Well replacing the hot water valve seat was a great suggestion, and once I got it out and saw just how damaged it was, I thought for sure that that was the main problem... however, (sigh), it is still dripping after following all the suggestions!!! (about 2in. of water in a 2 gal. bucket overnight.)

          Man, this is depressing, not to mention time consuming. I'm just about resigned to calling in a pro, but if there's anything left I can do I'll certainly try.

          At this point I've:

          1 - put in new valve seats and flat washers on the hot, cold, and diverter (the washer on the diverter was completely dissolved... I'm surprised it was working at all).

          2 - put in new valves/stems on the hot and cold, with a little extra graphite packing as suggested, to keep the stems from being too tight.

          Is there anything else I can try before calling a pro in? (which I think I need to do regardless because in the process of taking the diverter out, a couple tiles popped out which revealed badly damaged sheet rock, so this might be the right time to rip the wall down and figure out what's really going on... prolly the right time to replace the entire faucet since none of my standard fixes have seemed to work.)

          Is it worth trying beveled washers?

          Could some other piece of the system behind the wall be the cause of the problem?

          Does the tub spigot itself have a washer and could that be the cause of the leak?

          Nothing comes easy in this life.

          Comment


          • #6
            Re: washer, valve seat, valve, and stem replaced but still dripping

            Well you have done everything any pro that comes in to repair it would do. New stems, seats, washers and packing not much else to do with that faucet. Now you need to make a tough decision. Throw out all that time, money and effort spent on that faucet and break down to get a new one installed. Only you can make that call. It is fustrating trying to stop a small drip and ends up taking a whole weekend to do it.

            I have to assume you have the proper seats installed correctly (not over tightened and stripped) Alot of seats look similiar and may fit in your faucet but will leak ever so slighly if in the wrong faucet. The new stem should have a washer preinstalled on it. Check and be sure it was tightened down. Be sure the stems are in the open position before inserting them into the body of the faucet. The washers can bind against the seats during tightening causing damage.

            And sometimes you can do everything right and it still leaks. No obvious reason why it just does. Service plumbing makes me pull my hair out.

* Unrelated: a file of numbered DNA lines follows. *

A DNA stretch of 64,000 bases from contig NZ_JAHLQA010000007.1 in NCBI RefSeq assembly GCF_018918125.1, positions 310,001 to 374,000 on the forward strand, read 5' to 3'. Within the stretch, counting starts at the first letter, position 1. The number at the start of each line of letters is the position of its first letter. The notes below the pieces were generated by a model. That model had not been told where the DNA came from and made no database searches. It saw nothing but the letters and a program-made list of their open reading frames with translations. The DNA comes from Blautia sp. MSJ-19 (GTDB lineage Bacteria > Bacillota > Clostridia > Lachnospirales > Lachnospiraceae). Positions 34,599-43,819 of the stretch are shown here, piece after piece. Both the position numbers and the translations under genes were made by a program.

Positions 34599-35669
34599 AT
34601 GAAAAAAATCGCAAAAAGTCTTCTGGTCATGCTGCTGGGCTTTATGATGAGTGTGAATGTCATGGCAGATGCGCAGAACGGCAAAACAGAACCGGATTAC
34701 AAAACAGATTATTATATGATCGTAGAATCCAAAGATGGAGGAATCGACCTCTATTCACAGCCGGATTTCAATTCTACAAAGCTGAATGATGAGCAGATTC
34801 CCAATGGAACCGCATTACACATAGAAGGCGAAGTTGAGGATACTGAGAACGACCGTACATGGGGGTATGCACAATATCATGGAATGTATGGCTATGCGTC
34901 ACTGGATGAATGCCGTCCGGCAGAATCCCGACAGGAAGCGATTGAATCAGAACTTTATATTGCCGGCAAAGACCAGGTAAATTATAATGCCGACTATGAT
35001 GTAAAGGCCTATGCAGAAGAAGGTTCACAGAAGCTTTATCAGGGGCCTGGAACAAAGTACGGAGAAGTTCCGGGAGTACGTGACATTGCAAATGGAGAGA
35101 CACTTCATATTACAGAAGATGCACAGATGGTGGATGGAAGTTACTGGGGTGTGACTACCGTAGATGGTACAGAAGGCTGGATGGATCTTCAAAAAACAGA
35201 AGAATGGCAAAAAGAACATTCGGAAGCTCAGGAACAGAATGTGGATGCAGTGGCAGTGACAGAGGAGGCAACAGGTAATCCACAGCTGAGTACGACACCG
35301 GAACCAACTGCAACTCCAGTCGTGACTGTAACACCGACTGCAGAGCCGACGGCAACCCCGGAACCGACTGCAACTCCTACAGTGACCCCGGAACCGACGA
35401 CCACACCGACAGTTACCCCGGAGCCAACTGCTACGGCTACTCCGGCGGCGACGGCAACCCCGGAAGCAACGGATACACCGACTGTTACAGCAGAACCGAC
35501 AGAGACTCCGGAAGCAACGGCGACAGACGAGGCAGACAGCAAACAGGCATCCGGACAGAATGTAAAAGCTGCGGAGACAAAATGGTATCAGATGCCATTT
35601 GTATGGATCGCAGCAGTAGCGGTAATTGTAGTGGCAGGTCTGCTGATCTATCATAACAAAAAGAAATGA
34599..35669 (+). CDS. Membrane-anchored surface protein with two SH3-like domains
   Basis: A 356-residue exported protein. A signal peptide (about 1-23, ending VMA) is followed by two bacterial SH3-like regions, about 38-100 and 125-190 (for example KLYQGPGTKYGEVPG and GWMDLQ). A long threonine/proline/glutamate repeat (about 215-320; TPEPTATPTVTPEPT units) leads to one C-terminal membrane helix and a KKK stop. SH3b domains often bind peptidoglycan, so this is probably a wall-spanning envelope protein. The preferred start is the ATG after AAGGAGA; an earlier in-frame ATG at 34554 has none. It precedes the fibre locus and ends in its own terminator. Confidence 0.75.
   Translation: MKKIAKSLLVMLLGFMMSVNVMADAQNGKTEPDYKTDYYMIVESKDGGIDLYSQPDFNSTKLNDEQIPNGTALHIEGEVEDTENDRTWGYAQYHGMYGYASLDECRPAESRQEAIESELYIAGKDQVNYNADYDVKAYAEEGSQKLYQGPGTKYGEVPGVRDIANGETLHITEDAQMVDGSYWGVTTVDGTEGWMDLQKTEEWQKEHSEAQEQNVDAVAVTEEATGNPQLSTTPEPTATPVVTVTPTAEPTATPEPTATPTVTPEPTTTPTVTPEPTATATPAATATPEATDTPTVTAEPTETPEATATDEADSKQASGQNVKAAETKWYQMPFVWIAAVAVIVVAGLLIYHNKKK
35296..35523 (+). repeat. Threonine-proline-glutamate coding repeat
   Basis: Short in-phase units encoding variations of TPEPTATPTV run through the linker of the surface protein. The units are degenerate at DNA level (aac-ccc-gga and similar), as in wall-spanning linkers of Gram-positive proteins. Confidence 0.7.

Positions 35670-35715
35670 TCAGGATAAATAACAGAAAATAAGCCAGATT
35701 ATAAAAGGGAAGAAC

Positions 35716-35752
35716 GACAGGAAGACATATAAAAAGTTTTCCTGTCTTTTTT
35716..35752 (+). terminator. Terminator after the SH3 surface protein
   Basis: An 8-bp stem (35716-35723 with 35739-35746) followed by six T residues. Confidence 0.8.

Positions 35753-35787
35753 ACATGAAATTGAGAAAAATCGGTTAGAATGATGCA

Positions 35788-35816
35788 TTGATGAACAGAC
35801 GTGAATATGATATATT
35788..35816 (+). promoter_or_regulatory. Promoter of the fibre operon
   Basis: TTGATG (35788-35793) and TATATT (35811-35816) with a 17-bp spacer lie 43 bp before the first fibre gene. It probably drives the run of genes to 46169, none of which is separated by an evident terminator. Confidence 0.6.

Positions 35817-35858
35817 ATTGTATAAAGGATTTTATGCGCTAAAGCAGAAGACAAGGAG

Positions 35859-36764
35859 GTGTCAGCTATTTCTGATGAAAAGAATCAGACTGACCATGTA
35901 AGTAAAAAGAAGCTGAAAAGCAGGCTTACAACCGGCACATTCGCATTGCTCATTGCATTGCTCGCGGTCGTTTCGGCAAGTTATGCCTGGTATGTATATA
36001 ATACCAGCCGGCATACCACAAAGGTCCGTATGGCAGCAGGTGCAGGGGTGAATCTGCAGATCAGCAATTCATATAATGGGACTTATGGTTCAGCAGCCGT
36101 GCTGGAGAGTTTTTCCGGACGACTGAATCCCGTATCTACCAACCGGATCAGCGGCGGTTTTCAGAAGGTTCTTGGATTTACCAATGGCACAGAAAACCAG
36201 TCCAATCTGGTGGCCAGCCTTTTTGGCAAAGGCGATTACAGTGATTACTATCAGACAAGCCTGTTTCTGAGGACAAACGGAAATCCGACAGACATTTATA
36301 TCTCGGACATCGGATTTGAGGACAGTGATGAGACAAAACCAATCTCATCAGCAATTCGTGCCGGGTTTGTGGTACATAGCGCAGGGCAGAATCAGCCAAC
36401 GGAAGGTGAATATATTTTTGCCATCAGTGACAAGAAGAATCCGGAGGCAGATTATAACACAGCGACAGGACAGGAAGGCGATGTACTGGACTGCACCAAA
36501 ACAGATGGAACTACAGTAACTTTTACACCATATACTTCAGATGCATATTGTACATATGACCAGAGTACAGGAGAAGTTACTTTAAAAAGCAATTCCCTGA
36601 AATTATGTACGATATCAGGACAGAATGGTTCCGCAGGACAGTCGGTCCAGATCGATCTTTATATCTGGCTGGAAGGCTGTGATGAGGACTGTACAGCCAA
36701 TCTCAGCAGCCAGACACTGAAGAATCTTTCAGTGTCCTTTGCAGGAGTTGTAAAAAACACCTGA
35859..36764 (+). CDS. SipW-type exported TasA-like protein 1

~Bill

            Comment


            • #7
              Re: washer, valve seat, valve, and stem replaced but still dripping

              Also, I've gotten a recommendation from a different forum (craigslist fixit) to use "pipe dope" on the valve seats. Ace also recommended using some kind of sealant (or "dope" I"m assuming) so the seats are easier to remove next time.

              What are the pros and cons of putting compound on the seat threads?

              With the rotted drywall back there, though, I think the wall has gotta come down which would be the right time to replace the faucet.

              And Bill, regarding your last post, I'm almost 100% that the seats are the right size, #38 price pfister. It's funny though, putting them in, there's a very fine line between getting them tight enough so they don't slip out, and the wrench slipping. Not sure if it's the quality or just the softness of the metal. Or maybe I am tightening too much.

              And I did make sure to have the stems in closed position before inserting so I think I'm ok there. Thanks again for feedback.

              Comment


              • #8
                Re: washer, valve seat, valve, and stem replaced but still dripping

                Originally posted by phranklee View Post
                What are the pros and cons of putting compound on the seat threads? The threads are too fine for teflon tape they will just strip out. Some pipe dopes will actually make it harder to remove next time. If anything I use a little stem grease thats all you really need.

                I'm almost 100% that the seats are the right size, #38 price pfister. It's funny though, putting them in, there's a very fine line between getting them tight enough so they don't slip out, and the wrench slipping. Not sure if it's the quality or just the softness of the metal. Or maybe I am tightening too much. The Price Pfister looks alot like the Gerber I get them mixed up all the time. If its a Price Pfister faucet you should be good.

                And I did make sure to have the stems in closed position before inserting so I think I'm ok there. Hope that was just a typo they need to be in OPEN position Thanks again for feedback.
                Sometimes if you just leave it alone the leak will fix itself
                Why isn't anyone else chiming in here?....HELLO????...anyone home?
                Last edited by plumberscrack; 05-25-2007, 05:09 PM.

                Comment


                • #9
                  Re: washer, valve seat, valve, and stem replaced but still dripping

                  That would explain why they were so hard to get out. Looks like whoever was there before me used compound.

                  And yes, typo. I had the stems all the way open. :-)